It's official: America needs more data scientists. This week, a $37.8 million project to boost data science in academia was announced at a meeting sponsored by the White House Office of Science and Technology Policy. The funding, provided with support by two charitable foundations, will create a partnership between New York University, University of California-Berkeley, and the University of Washington to steer graduates into data science work and increase the use of advanced analytics and data management work in the sciences. Simply put: All three universities want to increase the use of big data by their researchers and to steer graduates towards an important and lucrative job field.
Funding for the initiative is being provided with the support of the Gordon and Betty Moore Foundation (of Moore's Law fame) and the Alfred P. Sloan Foundation. "It's been hard to establish these essential (data science) roles as durable and attractive career paths in academic research," Josh Greenberg of the Sloan Foundation said in a press release. "This joint project will work to create examples at the three universities that demonstrate how an institution-wide commitment to data scientists can deliver dramatic gains in scientific productivity."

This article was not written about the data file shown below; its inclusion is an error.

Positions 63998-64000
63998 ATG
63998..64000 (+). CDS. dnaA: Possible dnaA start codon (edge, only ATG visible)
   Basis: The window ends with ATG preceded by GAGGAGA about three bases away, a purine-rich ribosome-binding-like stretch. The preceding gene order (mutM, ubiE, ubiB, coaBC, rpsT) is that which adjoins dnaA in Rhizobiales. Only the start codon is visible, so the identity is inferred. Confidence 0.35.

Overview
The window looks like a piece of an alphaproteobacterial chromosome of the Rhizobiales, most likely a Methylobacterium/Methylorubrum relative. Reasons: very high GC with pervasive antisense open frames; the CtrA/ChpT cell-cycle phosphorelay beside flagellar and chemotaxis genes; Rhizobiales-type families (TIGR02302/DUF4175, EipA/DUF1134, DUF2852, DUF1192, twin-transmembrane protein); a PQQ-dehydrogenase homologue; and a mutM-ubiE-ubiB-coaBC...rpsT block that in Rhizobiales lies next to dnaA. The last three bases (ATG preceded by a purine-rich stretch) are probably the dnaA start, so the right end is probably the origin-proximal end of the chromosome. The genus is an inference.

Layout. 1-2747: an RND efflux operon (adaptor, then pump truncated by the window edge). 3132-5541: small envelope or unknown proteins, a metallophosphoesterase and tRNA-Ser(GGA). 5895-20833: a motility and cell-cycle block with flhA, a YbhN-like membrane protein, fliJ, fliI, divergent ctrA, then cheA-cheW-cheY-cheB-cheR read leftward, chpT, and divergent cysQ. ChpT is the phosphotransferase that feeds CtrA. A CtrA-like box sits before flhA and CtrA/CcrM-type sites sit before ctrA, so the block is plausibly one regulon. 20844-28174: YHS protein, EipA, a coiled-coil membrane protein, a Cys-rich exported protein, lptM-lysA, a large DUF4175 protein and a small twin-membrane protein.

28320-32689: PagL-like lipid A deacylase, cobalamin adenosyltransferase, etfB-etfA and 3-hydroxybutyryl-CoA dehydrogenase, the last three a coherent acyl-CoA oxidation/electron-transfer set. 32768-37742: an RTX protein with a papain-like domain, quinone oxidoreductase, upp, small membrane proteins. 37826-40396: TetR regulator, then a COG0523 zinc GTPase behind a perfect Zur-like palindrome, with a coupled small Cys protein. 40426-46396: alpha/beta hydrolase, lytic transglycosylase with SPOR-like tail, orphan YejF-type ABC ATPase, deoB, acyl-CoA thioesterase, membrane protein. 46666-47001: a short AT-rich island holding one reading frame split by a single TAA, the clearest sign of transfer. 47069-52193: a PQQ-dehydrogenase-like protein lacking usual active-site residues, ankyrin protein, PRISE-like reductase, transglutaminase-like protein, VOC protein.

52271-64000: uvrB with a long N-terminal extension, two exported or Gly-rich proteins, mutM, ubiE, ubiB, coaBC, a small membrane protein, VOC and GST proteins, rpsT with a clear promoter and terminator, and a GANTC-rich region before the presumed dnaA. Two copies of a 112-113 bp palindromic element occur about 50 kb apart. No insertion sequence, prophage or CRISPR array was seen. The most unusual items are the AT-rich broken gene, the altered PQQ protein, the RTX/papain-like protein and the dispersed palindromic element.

Researchers at the three schools will work on collaborative projects to develop tools and software environments, establish niches in academia for data scientists, strengthen toolsets for current students, and build bridges with other researchers for collaborative opportunities.